Why Do Some Cancers Have Low Survival Rates?

Certain cancers have a lower survival rate than others. There are many factors that may play a role in survival. Some cancers are not easily found until they’ve grown or spread. Finding cancer at an earlier stage, before it spreads, can make it easier to treat and offer a person a greater chance of successfully beating the disease. Access to or disparities in healthcare make a difference in patient outcomes. Also, some cancers have fewer treatment options because they are extremely rare and scientists have not yet found therapies that work. The V Foundation is working to change the outcomes for many of these cancers and reduce disparities in cancer and cancer research.

Cancers with Low Survival Rates

Cancer survival rates are often talked about in terms of five-year or 10-year blocks of time. A five-year survival rate means that a person is still alive five years after their cancer diagnosis; and a 10-year survival rate means that a person has survived for a decade following their diagnosis. However, surviving five or even 10 years is not necessarily a guarantee that a person’s cancer is cured or that it won’t return later.

Cancers with the lowest survival rates often see those diagnosed die within five years. More work is needed to find better ways to detect these cancers earlier or to develop more effective treatments. Among the cancers with the lowest survival rates:

Brain Cancer and Cancer of the Central Nervous System (CNS)

Certain brain and CNS cancers, including diffuse intrinsic pontine glioma (DIPG), have low survival rates. DIPG is an aggressive CNS cancer most often diagnosed in children, and it is inoperable. While the overall rate of survival for CNS cancers has improved over the last 40+ years, the survival rate for patients with DIPG remains very low. Scientists have been able to better understand brain and CNS tumors in general by looking at the DNA of a patient and their tumor. By understanding these cancers better, scientists have developed individualized, targeted therapies to stop them. But DIPG is still especially challenging to treat or study because of its location.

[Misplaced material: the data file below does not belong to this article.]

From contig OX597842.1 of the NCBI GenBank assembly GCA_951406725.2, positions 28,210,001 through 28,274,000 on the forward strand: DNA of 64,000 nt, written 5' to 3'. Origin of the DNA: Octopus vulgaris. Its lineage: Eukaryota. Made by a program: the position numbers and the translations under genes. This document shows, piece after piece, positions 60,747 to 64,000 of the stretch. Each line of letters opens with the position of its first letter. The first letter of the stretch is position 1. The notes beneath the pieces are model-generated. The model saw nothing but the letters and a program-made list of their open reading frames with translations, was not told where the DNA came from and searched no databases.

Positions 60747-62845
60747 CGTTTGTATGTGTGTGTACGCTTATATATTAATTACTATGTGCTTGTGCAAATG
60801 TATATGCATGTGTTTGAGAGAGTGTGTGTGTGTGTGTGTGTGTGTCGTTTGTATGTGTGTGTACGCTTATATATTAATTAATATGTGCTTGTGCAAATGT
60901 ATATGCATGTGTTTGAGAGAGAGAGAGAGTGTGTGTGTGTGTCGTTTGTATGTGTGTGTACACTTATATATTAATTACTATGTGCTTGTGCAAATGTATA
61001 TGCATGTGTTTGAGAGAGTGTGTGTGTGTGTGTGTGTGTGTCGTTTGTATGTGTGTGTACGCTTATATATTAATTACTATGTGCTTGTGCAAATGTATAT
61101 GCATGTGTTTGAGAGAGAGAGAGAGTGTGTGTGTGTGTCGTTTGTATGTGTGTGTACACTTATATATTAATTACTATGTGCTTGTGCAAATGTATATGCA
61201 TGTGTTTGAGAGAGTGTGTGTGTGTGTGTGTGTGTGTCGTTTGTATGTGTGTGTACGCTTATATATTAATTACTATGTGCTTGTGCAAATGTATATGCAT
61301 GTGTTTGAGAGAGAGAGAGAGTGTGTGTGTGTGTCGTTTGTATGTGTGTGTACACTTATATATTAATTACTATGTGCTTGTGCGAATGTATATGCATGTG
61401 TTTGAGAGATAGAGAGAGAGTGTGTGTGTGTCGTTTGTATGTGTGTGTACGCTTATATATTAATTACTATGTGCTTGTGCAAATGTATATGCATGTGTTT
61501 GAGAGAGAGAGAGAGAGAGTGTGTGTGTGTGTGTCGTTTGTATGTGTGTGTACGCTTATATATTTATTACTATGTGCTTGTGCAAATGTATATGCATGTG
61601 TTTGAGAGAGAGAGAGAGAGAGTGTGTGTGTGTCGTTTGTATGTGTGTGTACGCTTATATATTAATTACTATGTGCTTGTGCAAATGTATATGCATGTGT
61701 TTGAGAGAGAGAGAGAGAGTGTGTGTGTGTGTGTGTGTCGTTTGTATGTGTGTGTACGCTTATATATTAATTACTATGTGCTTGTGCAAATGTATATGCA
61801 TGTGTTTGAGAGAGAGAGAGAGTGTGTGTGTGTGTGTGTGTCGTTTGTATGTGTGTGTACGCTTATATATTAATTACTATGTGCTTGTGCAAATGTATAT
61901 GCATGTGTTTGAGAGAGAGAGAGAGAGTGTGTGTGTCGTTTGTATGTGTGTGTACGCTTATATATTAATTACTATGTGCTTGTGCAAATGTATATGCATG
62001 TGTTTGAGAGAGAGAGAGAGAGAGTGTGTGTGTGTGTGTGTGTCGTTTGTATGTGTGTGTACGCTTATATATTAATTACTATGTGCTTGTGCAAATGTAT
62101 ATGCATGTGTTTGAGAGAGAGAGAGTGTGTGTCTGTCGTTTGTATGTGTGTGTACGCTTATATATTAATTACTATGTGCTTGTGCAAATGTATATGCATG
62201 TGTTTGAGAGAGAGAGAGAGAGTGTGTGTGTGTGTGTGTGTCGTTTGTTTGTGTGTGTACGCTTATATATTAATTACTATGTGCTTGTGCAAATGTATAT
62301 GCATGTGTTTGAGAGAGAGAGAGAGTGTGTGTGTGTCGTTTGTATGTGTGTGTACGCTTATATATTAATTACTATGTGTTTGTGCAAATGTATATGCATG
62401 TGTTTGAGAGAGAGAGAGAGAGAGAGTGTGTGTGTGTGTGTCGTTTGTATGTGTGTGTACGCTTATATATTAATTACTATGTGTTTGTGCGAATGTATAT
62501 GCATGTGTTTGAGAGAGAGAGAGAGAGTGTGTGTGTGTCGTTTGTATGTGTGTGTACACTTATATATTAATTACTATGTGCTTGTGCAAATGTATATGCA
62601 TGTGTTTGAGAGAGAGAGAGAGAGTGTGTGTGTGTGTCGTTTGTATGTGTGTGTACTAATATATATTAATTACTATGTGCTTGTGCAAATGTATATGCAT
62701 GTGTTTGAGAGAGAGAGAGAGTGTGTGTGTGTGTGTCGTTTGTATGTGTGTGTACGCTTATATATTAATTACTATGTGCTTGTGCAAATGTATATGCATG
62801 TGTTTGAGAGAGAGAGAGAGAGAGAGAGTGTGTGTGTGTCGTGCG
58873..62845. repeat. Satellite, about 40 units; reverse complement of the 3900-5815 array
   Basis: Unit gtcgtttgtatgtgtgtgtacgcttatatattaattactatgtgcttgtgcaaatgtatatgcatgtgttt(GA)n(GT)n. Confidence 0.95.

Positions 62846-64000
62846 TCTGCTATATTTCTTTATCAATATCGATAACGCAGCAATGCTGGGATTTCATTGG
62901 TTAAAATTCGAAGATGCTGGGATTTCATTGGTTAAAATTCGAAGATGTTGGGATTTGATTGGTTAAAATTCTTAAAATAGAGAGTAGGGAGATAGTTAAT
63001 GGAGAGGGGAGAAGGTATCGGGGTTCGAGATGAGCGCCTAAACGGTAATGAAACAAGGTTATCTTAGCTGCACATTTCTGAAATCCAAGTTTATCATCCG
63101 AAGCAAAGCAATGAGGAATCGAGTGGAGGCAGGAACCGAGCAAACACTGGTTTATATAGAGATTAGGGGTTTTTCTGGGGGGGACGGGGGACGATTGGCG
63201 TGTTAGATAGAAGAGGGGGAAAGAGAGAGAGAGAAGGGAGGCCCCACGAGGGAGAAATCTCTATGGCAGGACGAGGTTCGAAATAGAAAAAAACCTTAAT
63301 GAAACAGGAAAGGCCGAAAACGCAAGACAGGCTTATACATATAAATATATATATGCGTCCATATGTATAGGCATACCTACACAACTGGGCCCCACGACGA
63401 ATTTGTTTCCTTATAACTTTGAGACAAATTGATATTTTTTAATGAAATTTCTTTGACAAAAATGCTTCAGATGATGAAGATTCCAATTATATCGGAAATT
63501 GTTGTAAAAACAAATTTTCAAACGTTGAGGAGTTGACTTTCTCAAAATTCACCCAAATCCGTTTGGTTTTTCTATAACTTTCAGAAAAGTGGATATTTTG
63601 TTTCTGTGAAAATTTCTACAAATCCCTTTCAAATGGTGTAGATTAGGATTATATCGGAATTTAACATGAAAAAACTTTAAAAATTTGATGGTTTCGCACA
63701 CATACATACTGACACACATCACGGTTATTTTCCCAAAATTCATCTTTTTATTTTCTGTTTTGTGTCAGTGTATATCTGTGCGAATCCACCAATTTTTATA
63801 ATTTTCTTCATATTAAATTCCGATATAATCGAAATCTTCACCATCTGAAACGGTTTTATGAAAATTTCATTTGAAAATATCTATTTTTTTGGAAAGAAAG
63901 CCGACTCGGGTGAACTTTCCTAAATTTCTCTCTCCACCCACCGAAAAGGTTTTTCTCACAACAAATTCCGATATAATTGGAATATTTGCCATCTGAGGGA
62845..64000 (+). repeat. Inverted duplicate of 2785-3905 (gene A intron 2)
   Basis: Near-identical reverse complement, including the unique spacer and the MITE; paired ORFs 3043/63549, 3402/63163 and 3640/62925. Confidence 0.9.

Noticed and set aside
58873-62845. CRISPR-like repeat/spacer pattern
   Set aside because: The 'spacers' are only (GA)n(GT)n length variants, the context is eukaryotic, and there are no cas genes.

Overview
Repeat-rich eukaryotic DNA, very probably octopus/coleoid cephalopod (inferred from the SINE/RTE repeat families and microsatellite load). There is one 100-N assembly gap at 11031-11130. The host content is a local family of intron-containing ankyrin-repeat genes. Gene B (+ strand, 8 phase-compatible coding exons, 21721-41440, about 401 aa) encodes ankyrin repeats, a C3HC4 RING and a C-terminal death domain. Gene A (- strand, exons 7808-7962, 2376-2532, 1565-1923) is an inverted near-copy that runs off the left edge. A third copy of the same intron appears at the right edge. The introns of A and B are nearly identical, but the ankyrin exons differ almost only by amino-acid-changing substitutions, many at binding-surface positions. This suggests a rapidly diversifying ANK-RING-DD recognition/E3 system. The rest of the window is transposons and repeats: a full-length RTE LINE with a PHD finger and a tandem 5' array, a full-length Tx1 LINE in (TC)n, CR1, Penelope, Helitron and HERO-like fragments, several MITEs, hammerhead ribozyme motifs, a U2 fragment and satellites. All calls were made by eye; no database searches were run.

The five-year survival rate for brain and other CNS cancers is about 33%. The two-year survival rate for DIPG is less than 10%.


The V Foundation has funded more than $5.6 million to study DIPG. Learn more about the studies we have funded:

Pancreatic Cancer

The pancreas is a gland in your abdomen. When functioning correctly, it creates digestive juices and hormones to regulate blood sugar. The pancreas is behind other organs, and there are no noticeable early symptoms of pancreatic cancer. This makes pancreatic cancer hard to find and hard to treat. Often, by the time pancreatic cancer is detected, it has already begun to spread.

Pancreatic cancer is the third-leading cause of cancer deaths in the U.S. The overall five-year survival rate is 10%. Survival rates are higher – by almost one-third – when the cancer is caught early, before it spreads. If it has spread before it is found, the survival rate drops significantly.

The V Foundation has awarded more than $13 million to study pancreatic cancers. Read more about our work to stop one of the deadliest cancers:

How Cancer Research is Making a Difference

There may not be cures for all cancers today, but cancer research is helping to get closer. New breakthroughs in the field can create positive outcomes for patients living with the disease.

The V Foundation proudly uses 100% of direct donations to fund research to find improved methods of detection and treatment for a variety of cancers, including those with low survival rates.

Become a Monthly Cancer Research Donor and Save Lives

You can save lives by supporting cancer research. Increase survival odds for patients by becoming a monthly donor to the V Foundation. Learn more about your giving options and how your donation can help make a positive impact in the lives of others.